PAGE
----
I started reading The Hunger Games in the summer; I was on a bus to Washington DC from New York and it seemed like a good choice to while away the hours of motorway-bound boredom. I was right on that score; the hours whizzed by. I was drawn into the world of Panem from the first page. Suzanne Collins, like J K Rowling, is not a stylist when it comes to her use of language, but she is excellent at understanding how to make a story compelling nonetheless. The prose is repetitive and simplistic, but this doesn’t matter, because the reader’s focus is on the characters and their journey, and you don’t need beautiful imagery in order to engage with Katniss and her plight. She is a tough, world weary teenager, burdened by familial problems and ground down by years of poverty. Life is hard in District 12, and she’s become hard in order to cope with it. She is not your typical heroine, and for that, she is instantly likeable, creating a bond between reader and character that lasts throughout the series.
The joy of The Hunger Games is that it works on several levels. For younger readers, it is a suspenseful and thrilling tale of goodies and baddies; for older readers, it is a chilling satire of our contemporary society, revealing the absurdities of a world obsessed with celebrity and materialism. The unthinking acceptance of the whole concept of a Hunger Games and the way that suffering is treated as entertainment by the citizens of the Capitol is horrific, yet also eerily familiar; for what are TV reality shows but opportunities for us to watch others be humiliated for our pleasure? As the series progresses and the challenges Katniss must face increase in their intensity, so do the parallels between Panem and our own world. Once out of the arena, Katniss realises that the Hunger Games are not a construct, but a whole way of life; the entire population of Panem are subject to the whims of the ruthless President Snow, whose hunger for power and supremacy will never end until he is stopped once and for all.
Katniss’ role as the figurehead of a revolution, which comes into play in the second book of the trilogy, Catching Fire, is the most interesting element of the books, in my opinion. Without intending to, Katniss’ defiance of the Capitol during the Hunger Games has made her an overnight sensation across the Districts, and given the oppressed citizens of Panem a symbol for their burgeoning revolution. She is the ‘mockingjay’, so called because of the badge she wore in the Hunger Games, and she has the power to inspire and rally the people against the dictatorship of President Snow. The people are looking to her to lead them, but Katniss has no desire to be a figurehead for a revolution she never intended to start. However, as the dangers Katniss and those she loves are faced with increase, she realises that she has little choice but to step up to the plate. The last book, Mockingjay, which I just finished, details Katniss’ rise to revolutionary, and the shocks keep on coming until the very end. The finale is incredibly powerful in its bleakness, and a brave way to end a series of books that many people will have wanted to see have a happy ending. Such, unfortunately, is life, I suppose.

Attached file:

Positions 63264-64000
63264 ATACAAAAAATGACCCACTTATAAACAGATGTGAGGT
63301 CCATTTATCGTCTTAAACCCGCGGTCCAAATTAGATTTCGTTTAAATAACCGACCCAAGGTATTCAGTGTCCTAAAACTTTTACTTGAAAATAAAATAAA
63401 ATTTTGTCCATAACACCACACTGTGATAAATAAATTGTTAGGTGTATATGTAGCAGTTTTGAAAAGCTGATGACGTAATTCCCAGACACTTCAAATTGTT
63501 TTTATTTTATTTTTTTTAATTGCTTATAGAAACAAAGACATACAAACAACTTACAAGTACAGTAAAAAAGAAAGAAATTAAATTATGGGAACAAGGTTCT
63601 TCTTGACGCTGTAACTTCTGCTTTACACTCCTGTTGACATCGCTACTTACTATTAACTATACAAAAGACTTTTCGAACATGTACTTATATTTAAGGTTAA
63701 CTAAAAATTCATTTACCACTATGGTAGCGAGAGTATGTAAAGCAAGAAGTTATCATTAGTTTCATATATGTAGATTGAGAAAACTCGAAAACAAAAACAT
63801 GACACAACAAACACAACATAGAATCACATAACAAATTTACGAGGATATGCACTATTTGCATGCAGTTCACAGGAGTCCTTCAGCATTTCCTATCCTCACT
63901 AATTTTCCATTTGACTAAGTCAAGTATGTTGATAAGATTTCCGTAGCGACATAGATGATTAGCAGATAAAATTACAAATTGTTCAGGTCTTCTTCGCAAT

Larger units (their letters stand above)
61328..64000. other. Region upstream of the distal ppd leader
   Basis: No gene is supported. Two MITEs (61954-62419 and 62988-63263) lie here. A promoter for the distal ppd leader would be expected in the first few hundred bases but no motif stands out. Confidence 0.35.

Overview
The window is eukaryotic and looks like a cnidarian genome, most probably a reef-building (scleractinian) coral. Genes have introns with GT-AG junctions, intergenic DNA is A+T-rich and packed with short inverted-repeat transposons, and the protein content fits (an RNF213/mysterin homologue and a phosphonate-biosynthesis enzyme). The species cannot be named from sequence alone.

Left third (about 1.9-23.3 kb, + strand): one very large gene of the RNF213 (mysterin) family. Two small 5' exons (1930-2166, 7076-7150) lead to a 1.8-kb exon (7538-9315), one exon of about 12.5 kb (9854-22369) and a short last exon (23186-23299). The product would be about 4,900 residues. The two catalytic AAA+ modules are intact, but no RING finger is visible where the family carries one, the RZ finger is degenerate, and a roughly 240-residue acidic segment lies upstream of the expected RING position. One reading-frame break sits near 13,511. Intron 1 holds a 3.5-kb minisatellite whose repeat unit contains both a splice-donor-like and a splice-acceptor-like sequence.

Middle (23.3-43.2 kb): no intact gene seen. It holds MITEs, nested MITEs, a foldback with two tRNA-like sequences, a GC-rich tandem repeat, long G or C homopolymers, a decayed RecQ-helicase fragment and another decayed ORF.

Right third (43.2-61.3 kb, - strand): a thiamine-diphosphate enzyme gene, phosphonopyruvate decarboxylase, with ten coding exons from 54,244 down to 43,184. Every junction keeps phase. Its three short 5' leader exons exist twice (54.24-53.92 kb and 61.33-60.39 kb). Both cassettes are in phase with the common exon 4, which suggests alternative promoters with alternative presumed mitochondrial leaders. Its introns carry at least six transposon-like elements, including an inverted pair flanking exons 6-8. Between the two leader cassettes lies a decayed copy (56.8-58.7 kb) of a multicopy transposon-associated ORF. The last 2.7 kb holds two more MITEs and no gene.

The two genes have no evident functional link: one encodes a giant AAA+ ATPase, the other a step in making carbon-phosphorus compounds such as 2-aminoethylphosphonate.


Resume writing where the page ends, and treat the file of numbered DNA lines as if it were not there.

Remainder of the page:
Katniss is an interesting heroine because much of what happens to her is uninitiated. She is undoubtedly brave, but most of her actions are carried out with no intention of causing the effect they actually produce. However, rather than being swept along, she takes control and forces the direction of events in the way she wants them to go. Initially, she is a representation of how women are so often reduced to nothing but appearance and marital status; the people of Panem are manipulated into loving her at first because she is dressed beautifully and has a manufactured romance with another Hunger Games competitor for the TV screens. She is exploited by the media and presented as something she is not in order to further the cause, but what makes her stand out is that despite all of this, she remains true to herself and her own beliefs, turning the tables on the gamesmakers in order to become the ultimate victor.
What made me so enjoy the Hunger Games trilogy is its honesty and its willingness to challenge convention. Collins’ portrayal of Katniss goes against the usual presentation of girls/women in teenage and adult fiction. She is not defined by her relationships with men. She is not defined by her relationships to her family members. She is utterly herself, and an inspiration to others by being so. She allows teenagers reading these novels to see that men and women are more than sexual objects, and that women have the intelligence, bravery and skills to do whatever they set their minds to. So often in fiction, women are either hapless victims, dependent on men, or obsessed with appearance, possessions or getting boyfriends. The Hunger Games provides an alternate reality for women, as well as exposing the shortcomings of our media and appearance obsessed world, and demonstrating the truth of how complex life is and how challenging the concepts of justice, truth and victory really are. I hope that the teenagers reading these novels are able to see beyond the excitement of the plot and look deeper into the messages Collins presents about the world we live in, because if they do, we might just see a revolution ourselves. Wouldn’t that be amazing?
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